A Thousand Places of Misrule
An excerpt from The Christos Mosaic By Vincent Czyz
Galata Tower, illuminated for the tourists, loomed on Drew’s right. Straight as a minaret but stout, almost squat, it had a conical roof that reminded Drew of a witch’s hat. He was fond of this quarter with its eroding tenements and cobblestone streets winding up- and downhill.
Whenever a cross street broke the wall of buildings on his left, he could see the dark mirror of the Bosphorus and the Asian shore dotted with lights.
End of Empire. That’s what they should call these neighborhoods of neoclassical buildings that had lost their grandeur and been converted into apartment buildings. He passed cracked marble steps, fluted pilasters stained by coal smoke, huge double doors that creaked on rusty hinges and opened onto dank stairwells.
In Ottoman times Galata had been teeming with sailors from all over the Mediterranean. Like any port town, it had had more than its share of taverns. One 17th century Ottoman, writing with the disdain of a Muslim who abstains from alcohol, claimed that Constantinople had “a thousand places of misrule.”
Drew been a little unruly himself that evening. He’d met a few friends at Timur the Lame’s, where he’d downed one pint too many. There had been a chorus of protest when he got up to leave, and although he smiled when somebody tugged at him to keep him in his chair, he missed Yasemin in a way that being around other people only made worse.
Pain was supposed to be like glass in the sea: after a few years it should be worn smooth, hard but no longer sharp. That hadn’t happened. After two years, the divorce hurt as much as it had after two weeks.
A little unsteady on his feet, he walked down the hill in the warm night air.
From somewhere within the labyrinth of dark streets, he heard the cry of a boza seller, who sounded not as though he was hawking fermented slush out of a vat-sized bucket, but as though he were calling to a lost child. Or wife.
Christ it was hard sometimes, living in the city where he and Yasemin had met.
Drew turned down his street, hardly more than an alley just below Galata Tower.
Standing in the recess of the doorway across from his building was one of those Turks who probably conducted business by the light of a streetlamp—part of the shadow population of the city. A couple of inches shorter than Drew, he was broader and a lot thicker. Shoulders, head, and neck of a bull, all he needed were the horns.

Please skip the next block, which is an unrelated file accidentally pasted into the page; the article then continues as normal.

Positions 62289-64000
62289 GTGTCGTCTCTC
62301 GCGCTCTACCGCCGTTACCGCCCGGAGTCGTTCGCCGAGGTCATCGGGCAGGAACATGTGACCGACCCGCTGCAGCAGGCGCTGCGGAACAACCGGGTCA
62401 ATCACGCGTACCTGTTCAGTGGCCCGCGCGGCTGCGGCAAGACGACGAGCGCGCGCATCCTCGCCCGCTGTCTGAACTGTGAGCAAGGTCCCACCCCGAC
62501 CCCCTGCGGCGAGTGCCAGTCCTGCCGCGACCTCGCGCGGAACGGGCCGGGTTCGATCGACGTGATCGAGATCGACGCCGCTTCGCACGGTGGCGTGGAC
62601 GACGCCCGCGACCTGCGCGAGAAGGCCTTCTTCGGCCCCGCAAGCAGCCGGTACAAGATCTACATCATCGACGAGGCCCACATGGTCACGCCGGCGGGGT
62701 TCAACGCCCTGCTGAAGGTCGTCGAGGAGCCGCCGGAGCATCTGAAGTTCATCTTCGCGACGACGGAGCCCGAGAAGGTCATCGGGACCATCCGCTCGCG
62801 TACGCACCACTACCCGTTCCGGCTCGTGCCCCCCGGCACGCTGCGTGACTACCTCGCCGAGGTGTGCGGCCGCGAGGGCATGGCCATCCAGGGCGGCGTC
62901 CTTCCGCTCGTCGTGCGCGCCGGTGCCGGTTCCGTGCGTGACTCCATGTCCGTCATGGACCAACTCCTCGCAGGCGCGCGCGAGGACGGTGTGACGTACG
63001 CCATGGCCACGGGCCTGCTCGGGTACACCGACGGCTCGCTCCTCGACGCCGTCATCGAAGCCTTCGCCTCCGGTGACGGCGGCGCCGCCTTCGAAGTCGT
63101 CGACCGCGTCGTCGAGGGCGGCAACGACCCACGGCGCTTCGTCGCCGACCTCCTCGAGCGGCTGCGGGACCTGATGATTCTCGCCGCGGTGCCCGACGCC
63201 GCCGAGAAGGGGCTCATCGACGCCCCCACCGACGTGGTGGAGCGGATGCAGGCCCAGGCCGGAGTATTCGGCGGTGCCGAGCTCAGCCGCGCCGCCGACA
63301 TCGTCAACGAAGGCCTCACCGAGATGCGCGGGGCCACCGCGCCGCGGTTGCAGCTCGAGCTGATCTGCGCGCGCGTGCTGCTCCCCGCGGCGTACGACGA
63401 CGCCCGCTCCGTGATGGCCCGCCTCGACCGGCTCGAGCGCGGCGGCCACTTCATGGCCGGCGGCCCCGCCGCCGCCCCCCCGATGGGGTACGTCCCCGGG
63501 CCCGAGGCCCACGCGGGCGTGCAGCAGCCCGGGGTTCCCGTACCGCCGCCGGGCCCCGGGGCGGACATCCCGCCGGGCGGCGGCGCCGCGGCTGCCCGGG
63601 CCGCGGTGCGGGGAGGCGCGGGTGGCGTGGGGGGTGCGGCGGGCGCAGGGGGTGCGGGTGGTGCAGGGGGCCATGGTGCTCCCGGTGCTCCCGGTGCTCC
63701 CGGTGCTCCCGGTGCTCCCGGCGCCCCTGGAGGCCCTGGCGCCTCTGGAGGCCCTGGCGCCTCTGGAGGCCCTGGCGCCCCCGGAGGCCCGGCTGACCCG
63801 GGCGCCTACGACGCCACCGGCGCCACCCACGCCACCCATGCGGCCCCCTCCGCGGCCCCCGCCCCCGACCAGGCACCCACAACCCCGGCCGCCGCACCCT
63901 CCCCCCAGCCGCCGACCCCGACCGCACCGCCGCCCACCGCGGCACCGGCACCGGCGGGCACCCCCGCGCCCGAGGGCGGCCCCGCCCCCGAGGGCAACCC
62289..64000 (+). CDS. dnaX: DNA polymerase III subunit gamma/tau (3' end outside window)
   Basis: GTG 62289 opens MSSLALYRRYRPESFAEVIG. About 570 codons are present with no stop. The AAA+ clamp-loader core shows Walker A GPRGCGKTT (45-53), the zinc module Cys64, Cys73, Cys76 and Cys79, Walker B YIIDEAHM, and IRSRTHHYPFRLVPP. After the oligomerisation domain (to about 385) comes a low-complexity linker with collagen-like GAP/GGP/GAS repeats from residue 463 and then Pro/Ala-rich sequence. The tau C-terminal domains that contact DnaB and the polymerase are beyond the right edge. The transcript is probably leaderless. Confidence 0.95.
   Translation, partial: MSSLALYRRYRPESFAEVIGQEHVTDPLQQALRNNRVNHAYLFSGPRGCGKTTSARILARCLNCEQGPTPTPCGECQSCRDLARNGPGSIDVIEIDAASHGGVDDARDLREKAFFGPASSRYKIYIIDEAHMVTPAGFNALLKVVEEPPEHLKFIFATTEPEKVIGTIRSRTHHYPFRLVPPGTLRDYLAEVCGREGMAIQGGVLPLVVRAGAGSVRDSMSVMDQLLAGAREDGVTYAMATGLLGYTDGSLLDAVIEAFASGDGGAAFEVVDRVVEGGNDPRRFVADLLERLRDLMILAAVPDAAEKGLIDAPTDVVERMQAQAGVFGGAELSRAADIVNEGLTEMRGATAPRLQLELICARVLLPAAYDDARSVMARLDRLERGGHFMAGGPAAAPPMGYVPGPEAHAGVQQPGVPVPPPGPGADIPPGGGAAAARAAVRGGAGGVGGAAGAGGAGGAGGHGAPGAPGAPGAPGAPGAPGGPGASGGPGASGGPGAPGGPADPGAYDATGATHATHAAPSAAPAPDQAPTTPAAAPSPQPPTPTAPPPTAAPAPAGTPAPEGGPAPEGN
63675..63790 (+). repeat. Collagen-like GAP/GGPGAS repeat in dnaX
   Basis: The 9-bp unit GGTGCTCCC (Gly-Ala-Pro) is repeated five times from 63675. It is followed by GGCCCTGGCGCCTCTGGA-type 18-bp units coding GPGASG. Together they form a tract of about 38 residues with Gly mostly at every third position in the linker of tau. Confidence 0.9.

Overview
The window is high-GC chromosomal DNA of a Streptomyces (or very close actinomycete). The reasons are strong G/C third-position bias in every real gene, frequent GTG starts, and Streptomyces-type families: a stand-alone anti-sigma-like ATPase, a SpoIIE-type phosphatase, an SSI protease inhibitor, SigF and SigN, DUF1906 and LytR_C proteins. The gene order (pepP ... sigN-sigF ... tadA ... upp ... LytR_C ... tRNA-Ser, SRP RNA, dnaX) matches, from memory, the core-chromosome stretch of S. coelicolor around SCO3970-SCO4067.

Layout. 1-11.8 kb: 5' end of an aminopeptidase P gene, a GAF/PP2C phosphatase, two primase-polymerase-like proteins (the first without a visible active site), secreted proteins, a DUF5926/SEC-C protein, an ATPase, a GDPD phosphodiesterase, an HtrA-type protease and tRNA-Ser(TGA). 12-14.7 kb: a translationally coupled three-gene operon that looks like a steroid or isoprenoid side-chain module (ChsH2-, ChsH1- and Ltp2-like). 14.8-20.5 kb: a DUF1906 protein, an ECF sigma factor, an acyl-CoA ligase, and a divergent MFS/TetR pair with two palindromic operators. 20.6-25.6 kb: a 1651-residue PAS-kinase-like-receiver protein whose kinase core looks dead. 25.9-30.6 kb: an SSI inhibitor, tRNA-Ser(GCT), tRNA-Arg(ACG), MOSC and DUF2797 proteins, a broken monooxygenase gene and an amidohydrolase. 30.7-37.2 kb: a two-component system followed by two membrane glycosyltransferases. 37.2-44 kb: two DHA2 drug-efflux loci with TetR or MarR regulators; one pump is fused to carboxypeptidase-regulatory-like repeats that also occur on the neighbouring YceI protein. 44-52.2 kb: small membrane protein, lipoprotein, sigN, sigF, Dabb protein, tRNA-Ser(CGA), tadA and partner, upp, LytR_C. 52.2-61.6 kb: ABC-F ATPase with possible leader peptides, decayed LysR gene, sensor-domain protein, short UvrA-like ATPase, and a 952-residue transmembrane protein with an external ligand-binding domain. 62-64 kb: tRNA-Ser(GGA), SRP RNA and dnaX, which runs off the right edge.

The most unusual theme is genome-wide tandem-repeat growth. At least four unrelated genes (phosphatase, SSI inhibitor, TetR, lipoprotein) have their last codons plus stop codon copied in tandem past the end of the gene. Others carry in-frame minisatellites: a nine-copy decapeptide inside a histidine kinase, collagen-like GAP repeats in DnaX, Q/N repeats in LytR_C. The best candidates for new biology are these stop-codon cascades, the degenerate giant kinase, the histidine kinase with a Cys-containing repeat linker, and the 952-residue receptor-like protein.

They exchanged glances, and Drew wondered if the guy had decided to roll him. Trying not to look drunk, he kept the Turk in his peripheral vision while he stuck a key in the lock. He yanked hard on the steel door—the goddamn thing was as heavy as the stone lid of a crypt.
The man crossed the street. “Bey Efendi, one moment—”
Drew ignored him and let the door swing closed under its own weight. He heard the lock click and went up the staircase. His apartment was at the top, the fourth floor.
Another shout of “Bey Efendi!” was muted by the stone walls of the old building. “One moment please!”
Not tonight, Drew thought. There was a reason, after all, that the first- and second-floor windows in this neighborhood were barred.
Drew let himself into his apartment, closed the door, and turned on a light.
Books were strewn all over the hallway that ran the length of the flat. Had he been . . . robbed?
One of the floorboards creaked loudly under Drew’s foot. He stopped and listened.
All he heard was his own suppressed breathing. What the hell am I doing? He hit the switch to the bedroom light, but nothing happened. A fried bulb?
There was a silent explosion of light, and the floor buckled underneath him—no, his knees had caved in.